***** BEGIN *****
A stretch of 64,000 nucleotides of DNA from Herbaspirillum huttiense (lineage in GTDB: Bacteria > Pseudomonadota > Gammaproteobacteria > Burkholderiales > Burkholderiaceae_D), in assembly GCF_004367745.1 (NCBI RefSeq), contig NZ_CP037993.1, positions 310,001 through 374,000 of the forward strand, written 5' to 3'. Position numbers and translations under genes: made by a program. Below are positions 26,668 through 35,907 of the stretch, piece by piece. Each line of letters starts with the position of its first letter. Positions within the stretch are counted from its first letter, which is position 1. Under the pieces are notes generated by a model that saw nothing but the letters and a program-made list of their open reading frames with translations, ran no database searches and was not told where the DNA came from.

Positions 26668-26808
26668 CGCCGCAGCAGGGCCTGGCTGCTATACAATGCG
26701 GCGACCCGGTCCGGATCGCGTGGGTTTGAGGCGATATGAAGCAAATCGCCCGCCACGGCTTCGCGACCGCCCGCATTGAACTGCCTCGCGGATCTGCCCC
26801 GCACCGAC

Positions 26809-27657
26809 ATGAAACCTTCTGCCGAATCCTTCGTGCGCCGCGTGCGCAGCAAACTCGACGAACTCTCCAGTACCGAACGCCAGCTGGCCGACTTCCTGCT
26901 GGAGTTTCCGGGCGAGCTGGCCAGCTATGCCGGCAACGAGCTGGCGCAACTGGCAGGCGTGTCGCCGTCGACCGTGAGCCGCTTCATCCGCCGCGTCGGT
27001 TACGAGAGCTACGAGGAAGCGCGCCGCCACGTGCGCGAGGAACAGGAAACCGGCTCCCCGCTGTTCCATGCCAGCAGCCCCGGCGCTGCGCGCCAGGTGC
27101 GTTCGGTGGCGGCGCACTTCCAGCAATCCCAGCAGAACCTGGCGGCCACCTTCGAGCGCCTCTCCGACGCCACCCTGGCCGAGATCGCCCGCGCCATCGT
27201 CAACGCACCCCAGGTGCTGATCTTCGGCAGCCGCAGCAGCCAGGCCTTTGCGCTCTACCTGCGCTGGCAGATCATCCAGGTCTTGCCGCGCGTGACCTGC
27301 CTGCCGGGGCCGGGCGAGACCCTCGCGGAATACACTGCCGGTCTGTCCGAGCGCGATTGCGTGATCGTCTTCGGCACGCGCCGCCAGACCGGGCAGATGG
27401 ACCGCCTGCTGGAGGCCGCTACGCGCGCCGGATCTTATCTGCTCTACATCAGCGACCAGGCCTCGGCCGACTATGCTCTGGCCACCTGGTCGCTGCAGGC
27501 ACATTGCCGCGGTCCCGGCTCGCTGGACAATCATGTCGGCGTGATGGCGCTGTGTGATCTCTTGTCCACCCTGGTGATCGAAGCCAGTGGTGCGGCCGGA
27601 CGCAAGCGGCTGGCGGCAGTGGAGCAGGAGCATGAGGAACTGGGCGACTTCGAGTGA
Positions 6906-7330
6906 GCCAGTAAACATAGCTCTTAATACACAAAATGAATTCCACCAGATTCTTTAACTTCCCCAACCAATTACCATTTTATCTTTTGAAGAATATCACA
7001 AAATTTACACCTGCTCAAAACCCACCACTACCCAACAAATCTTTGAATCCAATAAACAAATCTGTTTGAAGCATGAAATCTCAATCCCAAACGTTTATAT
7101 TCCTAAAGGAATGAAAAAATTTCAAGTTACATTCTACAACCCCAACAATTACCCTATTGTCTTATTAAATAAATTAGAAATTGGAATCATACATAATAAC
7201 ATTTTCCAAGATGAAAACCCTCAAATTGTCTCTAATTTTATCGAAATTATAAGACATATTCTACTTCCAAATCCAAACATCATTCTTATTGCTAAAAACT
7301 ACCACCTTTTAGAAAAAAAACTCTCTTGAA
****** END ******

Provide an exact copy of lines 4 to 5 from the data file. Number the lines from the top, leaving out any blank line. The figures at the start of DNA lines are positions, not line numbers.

26701 GCGACCCGGTCCGGATCGCGTGGGTTTGAGGCGATATGAAGCAAATCGCCCGCCACGGCTTCGCGACCGCCCGCATTGAACTGCCTCGCGGATCTGCCCC
26801 GCACCGAC